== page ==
An Urban Nest: A Kansas City Prefab Home

This Kansas City prefab, designed by architecture students, proves that green homes can be edgy and affordable.

| September/October 2008

  • Set upon a hill in Kansas City’s historic Strawberry Hill neighborhood, this modern home makes nice with its more traditional neighbors.
    Diane Guthrie
  • A modernist take on the front porch, this space connects to the home through a wall of windows, enhancing the indoor-outdoor connection and naturally shading the interior.
    Diane Guthrie
  • A simple geometric dining table complements the home’s clean, somewhat industrial feel. A piece of hand-painted art, reclaimed-wood stools and a naturally shaped Thai chair lend natural warmth and individuality.
    Diane Guthrie
  • The home’s boxy design is softened by sustainably harvested Douglas fir cladding. Built on stilts, the home barely disturbs its infill site.
    Diane Guthrie
  • Warm-toned furnishings and natural shapes and images tie the home to the natural world. The Thai chair (left) and coconut lamp are from local store Black Bamboo; loveseat, screen and art by Blue Heron Furniture in nearby Lawrence; and reclaimed wood table by Kansas City’s Acronym Designs.
    Diane Guthrie
  • The galley kitchen, with its sleek, modern feel, is Kenny’s favorite part of the house. The layout works well with the home’s open floorplan while providing plenty of counter and storage space.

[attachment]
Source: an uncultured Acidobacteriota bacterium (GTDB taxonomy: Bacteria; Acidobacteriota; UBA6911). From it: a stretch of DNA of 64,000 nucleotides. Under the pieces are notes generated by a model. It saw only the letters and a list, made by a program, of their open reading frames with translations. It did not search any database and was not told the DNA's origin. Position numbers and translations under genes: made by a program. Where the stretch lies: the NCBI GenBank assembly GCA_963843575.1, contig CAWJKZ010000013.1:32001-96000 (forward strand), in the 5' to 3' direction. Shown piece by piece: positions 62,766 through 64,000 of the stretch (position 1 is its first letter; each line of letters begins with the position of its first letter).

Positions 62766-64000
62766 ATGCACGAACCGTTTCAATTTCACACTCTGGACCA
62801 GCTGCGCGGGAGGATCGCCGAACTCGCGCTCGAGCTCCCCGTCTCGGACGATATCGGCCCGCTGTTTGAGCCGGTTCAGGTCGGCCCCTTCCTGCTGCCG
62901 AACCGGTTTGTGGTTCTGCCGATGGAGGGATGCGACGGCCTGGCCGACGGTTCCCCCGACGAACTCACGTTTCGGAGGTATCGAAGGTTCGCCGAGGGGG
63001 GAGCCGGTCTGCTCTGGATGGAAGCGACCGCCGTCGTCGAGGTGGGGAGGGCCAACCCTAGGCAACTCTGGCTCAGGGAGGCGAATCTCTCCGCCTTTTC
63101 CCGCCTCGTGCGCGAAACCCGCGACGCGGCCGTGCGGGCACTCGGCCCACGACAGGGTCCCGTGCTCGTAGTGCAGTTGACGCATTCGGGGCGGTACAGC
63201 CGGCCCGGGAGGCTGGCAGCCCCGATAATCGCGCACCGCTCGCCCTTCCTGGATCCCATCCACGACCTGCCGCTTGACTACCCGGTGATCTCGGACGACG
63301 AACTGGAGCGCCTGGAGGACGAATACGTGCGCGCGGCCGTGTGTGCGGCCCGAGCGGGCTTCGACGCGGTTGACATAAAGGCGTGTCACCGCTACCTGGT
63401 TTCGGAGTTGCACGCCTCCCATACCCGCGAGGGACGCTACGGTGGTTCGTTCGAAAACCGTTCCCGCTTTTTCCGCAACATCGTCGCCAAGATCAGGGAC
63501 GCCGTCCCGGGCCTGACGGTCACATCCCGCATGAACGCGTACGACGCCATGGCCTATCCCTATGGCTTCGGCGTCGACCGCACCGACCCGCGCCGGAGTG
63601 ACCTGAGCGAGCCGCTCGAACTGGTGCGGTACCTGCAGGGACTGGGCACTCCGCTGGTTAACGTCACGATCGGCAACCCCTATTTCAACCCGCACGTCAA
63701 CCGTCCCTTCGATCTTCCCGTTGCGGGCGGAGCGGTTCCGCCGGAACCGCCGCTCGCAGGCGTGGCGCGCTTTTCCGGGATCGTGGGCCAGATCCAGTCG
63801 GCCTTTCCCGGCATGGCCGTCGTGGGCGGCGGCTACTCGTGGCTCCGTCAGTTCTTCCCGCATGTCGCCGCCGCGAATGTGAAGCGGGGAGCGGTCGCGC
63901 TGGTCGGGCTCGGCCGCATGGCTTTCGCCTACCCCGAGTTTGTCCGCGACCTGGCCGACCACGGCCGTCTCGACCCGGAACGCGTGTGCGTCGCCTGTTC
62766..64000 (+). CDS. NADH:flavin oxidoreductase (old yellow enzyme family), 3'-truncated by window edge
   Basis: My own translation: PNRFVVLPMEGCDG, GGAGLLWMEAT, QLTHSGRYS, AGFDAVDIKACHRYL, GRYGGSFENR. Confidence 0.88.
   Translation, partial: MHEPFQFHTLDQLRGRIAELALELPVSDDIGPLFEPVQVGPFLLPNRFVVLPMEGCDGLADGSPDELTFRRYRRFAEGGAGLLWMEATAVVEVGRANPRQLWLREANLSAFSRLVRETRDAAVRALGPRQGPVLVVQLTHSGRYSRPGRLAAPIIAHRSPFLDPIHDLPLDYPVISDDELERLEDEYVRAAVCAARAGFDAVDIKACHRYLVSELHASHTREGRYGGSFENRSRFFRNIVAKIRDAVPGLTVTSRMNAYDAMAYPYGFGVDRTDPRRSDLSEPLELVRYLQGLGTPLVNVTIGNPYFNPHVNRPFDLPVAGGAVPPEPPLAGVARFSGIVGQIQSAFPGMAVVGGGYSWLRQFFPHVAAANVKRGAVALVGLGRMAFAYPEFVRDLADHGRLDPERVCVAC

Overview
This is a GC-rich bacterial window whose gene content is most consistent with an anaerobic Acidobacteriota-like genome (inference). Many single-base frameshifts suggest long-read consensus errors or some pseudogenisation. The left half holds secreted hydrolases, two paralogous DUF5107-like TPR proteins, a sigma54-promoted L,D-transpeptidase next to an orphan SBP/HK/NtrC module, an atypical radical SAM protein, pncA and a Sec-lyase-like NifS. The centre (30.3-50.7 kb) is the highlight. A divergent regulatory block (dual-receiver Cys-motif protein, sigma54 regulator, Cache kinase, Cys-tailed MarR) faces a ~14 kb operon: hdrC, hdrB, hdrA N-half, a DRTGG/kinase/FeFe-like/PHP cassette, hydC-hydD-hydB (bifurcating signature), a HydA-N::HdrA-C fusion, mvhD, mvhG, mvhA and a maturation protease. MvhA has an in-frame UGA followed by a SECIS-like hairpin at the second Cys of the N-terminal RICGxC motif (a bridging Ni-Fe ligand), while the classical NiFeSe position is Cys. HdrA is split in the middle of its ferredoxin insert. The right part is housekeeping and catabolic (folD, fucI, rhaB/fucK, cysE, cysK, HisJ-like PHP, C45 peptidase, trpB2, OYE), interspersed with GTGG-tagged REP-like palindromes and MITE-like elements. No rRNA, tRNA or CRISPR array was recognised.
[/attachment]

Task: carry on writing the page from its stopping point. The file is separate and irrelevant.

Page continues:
Diane Guthrie
  • Kenny enjoys the hilltop view overlooking downtown Kansas City.
    Diane Guthrie
  • A moveable bookshelf, backed with transluscent Polygal, allows Leah and Kenny to manipulate the size of the second bedroom and neighboring office space, plus it provides storage for baby Myles’ clothing, books and family photos.
    Diane Guthrie
  • Large platforms, decorated with pumpkins from a local patch, lead to the kitchen entry.
    Diane Guthrie

Leah Farley and her husband, Kenny Dickens, live in a sleek rectangular box atop a hill in Kansas City, Kansas. Come Christmas, she says, “We’re thinking of trying to configure some kind of giant ribbon to make it look like a wrapped present.”

A gift it is, in many ways.

Designed by architecture students from the University of Kansas (KU) Studio 804 program, which focuses on sustainable and affordable design, this two-bedroom, one-bath home suggests a stylish future for entry-level housing. Perched on stilts, with a panoramic view of the downtown skyline, it’s affordable, edgy and green. “I was thrilled to find something so unique, especially in Kansas City, where you see a lot of great older architecture but not many contemporary houses,” Leah says.

Because the KU program focuses on encouraging redevelopment in economically challenged neighborhoods, Leah knew the home would be reasonably priced. “They want working folks to be able to afford to live in an amazing house,” she says.

Daring design, flexible space

Leah and Kenny’s home was built in six modular units in nearby Lawrence, Kansas, where the Studio 804 program is based, then trucked 40 miles to Kansas City and assembled. Indoors and out, it blends bold design with subtle detail. From the street, concrete stairs sweep up a steep hill to a home that barely touches the ground. Set on exposed concrete piers, this house tiptoes on the earth. River rock nestled below the structure provides both drainage and counterpoint—a natural touch of warmth.



September 12-13, 2019
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